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Guidelines do not preclude innovation

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I feel that I must respond to the anonymous letter 'Don't muck about with Part M spec' (Letters, aj 6/13.8.98).

What allegedly starts off as being a commentary on the 'supposedly accessible cubicle' relating to Part M, reverts to criticisms which aren't even covered by the aforementioned document.

I suppose it is worthwhile stating that Approved Documents are guides to the building regulations, and do not preclude any variation or indeed innovation. Often when designing, particularly in listed buildings, it is necessary to adjust any guidelines to suit the brief as well as the location (Part M3, Section4, Objectives 4.1). When engaged in variations, it is always important to discuss proposals with relevant bodies to ensure that any variations do not compromise the use for which the proposals are intended.

Without wishing to enter into a prolonged debate in your publication, I would like to assure your anonymous critic that an extended period of negotiation was entered into with disabled access groups, to determine whether in this particular application the proposals were acceptable. Indeed, adjustments (such as the relocation of wash hand basin and hand towels) were undertaken to allow seated use from the wc following this consultation.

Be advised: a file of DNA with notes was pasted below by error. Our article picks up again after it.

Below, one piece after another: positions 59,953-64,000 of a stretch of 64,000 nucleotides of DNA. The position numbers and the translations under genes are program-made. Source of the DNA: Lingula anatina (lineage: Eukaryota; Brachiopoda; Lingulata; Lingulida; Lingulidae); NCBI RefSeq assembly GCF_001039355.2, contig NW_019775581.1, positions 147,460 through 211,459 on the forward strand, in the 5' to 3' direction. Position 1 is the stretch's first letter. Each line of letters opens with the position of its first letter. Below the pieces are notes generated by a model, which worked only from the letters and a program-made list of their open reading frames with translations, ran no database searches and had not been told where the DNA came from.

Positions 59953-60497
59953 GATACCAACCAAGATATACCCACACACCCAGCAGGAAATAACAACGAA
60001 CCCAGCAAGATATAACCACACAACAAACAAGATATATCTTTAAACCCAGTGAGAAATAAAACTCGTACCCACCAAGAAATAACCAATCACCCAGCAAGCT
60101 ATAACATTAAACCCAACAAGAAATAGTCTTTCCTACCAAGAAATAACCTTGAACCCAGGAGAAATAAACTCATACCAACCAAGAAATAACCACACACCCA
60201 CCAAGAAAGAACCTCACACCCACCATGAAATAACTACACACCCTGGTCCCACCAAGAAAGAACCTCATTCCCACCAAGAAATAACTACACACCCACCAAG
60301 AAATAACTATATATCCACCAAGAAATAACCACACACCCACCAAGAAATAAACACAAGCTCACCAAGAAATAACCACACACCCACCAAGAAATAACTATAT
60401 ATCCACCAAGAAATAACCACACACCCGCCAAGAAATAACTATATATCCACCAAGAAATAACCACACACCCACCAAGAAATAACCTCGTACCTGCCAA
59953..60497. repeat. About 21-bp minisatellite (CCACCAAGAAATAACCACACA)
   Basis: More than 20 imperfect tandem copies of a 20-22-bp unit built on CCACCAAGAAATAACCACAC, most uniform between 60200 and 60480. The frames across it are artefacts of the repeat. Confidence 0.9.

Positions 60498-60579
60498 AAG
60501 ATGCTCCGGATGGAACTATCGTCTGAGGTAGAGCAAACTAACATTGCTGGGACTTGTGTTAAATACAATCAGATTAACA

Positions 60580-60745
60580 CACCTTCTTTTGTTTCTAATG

While I do not dispute the validity of some of the points raised in this letter, it is important to realise that one cannot legislate for every possibility or indeed impossibility. The main objective should be to best meet the requirements of the client given whatever constraints are present. We feel we have been successful on this count.

Furthermore, 'the proof of the pudding is in the eating' and one of our esteemed clients, who is internationally known and, indeed, confined to a wheelchair, has described the facility as 'excellent'.

The actual lesson we feel is that if you use guidelines to your advantage and innovate, anything is possible.



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